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  • Announcements

The Journal of Women's History is soliciting articles for a special issue on domestic violence, guest edited by Megan McLaughlin and Elizabeth Pleck. We seek manuscripts from the broadest possible chronological, geographical, and methodological range, and from individuals residing around the world. For the purposes of this issue, domestic violence is very broadly defined to mean emotional, physical, and sexual violence occurring within the household, including (but not limited to) female infanticide, servant abuse, marital rape, etc. The editors are especially interested in the following:

  • • the relationship of domestic violence to notions of shame and honor

  • • the relationship of domestic violence to public and private space

  • • changing attributions of the causes of domestic violence

  • • changing representations of domestic violence in popular culture, in law and religion, in media of any type

  • • changing definitions of the boundary between acceptable and illegitimate domestic violence

  • • the relationship of domestic violence to discourses of power and difference community regulation of domestic violence

  • • changing understandings of woman as "victim."

The deadline for submissions is 1 December 2005. Please send four one-sided, double-spaced copies of your manuscript (no more than 10,000 words, including endnotes) and a copy on disk to: Journal of Women's History, c/o Department of History, University of Illinois at Urbana-Champaign, 309 Gregory Hall, MC-466, 810 S. Wright St., Urbana, IL 61801. Mark the envelope "Attention: Megan McLaughlin and Elizabeth Pleck." For more details on our submission policy, see or contact us at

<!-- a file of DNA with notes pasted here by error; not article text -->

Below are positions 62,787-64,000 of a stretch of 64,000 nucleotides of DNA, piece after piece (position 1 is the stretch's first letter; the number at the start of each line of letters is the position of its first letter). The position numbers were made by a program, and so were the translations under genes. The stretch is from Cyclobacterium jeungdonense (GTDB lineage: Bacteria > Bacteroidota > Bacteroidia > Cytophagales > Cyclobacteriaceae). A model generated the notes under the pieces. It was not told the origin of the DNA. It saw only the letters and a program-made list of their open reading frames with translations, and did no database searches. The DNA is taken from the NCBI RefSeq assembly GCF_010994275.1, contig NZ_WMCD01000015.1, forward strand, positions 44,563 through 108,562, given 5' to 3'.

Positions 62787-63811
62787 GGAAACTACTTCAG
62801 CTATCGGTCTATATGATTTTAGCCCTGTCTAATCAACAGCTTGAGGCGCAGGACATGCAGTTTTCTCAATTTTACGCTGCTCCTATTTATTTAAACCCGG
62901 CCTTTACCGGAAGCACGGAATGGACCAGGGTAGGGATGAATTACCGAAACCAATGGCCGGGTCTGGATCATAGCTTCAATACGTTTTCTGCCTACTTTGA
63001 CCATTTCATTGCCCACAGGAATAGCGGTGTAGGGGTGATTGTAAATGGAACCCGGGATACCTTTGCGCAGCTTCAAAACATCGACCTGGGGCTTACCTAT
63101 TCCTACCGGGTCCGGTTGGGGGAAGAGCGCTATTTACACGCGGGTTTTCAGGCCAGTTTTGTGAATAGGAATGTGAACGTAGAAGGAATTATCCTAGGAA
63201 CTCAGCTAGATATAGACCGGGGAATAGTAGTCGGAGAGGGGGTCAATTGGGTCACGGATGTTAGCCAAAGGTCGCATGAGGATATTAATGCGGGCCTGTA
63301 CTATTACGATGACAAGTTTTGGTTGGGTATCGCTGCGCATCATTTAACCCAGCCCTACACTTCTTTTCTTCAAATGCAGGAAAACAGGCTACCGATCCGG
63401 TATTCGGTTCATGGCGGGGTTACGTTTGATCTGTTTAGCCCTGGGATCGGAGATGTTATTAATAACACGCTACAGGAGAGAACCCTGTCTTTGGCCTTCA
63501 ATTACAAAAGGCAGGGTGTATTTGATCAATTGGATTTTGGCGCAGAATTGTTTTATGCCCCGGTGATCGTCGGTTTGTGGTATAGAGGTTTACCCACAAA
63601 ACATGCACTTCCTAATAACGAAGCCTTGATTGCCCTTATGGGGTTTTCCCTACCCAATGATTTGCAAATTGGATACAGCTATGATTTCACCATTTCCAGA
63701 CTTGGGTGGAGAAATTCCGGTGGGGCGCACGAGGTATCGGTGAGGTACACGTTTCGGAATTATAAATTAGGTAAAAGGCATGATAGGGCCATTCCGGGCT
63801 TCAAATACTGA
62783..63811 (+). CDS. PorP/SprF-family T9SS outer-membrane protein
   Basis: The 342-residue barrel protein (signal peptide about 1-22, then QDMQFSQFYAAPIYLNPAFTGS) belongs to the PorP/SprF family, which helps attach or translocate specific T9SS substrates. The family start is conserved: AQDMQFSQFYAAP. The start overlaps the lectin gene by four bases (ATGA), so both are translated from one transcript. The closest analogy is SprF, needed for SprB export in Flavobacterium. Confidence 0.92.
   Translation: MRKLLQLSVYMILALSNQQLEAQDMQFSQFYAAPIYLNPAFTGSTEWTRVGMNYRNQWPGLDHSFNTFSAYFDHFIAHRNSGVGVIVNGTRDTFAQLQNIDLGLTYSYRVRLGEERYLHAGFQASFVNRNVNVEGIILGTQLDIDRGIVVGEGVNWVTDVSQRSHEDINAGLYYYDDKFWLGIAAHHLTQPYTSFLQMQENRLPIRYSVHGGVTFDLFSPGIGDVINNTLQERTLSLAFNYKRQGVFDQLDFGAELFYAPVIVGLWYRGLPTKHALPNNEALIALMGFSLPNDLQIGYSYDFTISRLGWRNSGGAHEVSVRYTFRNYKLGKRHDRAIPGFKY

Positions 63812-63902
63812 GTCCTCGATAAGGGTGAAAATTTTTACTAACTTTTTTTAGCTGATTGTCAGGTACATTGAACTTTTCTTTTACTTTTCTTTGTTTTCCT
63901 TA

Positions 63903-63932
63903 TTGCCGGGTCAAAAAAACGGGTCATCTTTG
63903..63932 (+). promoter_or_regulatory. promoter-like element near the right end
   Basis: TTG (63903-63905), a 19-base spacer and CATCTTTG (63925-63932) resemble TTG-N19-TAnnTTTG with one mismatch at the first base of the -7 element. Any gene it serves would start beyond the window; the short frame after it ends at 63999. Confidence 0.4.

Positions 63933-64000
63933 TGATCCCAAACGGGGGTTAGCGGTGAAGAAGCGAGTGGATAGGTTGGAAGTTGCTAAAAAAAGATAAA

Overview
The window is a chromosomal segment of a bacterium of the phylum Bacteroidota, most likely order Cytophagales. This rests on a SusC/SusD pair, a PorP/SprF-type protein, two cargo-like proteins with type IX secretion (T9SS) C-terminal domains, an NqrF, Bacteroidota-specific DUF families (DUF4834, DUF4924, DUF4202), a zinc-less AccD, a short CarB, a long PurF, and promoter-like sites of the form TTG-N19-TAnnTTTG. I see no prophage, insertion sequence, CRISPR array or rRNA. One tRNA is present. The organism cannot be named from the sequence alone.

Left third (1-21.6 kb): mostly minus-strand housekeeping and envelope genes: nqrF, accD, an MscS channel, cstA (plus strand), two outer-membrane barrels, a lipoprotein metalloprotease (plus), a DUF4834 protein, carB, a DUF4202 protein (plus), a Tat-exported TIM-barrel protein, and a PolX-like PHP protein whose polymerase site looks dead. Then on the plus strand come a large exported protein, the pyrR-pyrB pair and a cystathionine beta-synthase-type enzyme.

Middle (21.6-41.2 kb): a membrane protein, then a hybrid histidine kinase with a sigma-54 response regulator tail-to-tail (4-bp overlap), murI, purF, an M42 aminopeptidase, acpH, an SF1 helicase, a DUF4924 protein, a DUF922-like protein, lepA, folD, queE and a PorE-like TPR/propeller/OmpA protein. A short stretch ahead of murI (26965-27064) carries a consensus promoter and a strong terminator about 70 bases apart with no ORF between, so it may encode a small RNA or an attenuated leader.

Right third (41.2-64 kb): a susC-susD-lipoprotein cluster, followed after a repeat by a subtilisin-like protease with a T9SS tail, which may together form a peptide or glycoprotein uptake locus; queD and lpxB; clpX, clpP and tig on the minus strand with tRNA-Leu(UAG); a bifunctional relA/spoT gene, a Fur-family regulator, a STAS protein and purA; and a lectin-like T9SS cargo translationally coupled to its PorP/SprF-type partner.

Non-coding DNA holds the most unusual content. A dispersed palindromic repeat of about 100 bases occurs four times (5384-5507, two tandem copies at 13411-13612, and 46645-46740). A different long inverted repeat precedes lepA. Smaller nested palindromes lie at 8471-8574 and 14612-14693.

The Journal of Women's History is inaugurating a new special section of the journal that will be devoted to the practice of women's history. We are interested in short individual pieces (1,000-2,000 words), as well as full roundtable forums of four to five contributors (5,000-10,000 words total) that explore cutting edge questions in history practice—from the archive to personal narrative work, from grant-writing and publishing to teaching, from activism and community service to campus and department politics. We would like to assemble a range of perspectives from across the globe. If you have ideas about future history practice sections (either individual [End Page 197] or roundtable), please contact the editors at or write to Editors, Journal of Women's History, The University of Illinois, 810 South Wright St., Urbana, IL 61801, USA.

Beginning in 2005, the Journal of Women's History will regularly feature "The Book Forum," a new special section of short essays (1,000-1,500 words) that will engage a major scholarly monograph or collection in the field of women's and/or gender history. We will invite reviewers who work outside the temporal or spatial frames of the book in question to assess its importance—in terms of methodological innovation, theoretical significance and empirical discovery—to their own fields of research and teaching. We plan to spotlight books that have had a significant impact on women's history within the past decade, as well as new titles whose thematic concerns, method, and theoretical groundwork speak to a broad and diverse women's history audience. If you have suggestions of titles or are interested in participating in a Book Forum, please email the Journal's book review editor, Marilyn Booth, at



Additional Information

Print ISSN
pp. 197-198
Launched on MUSE
Open Access
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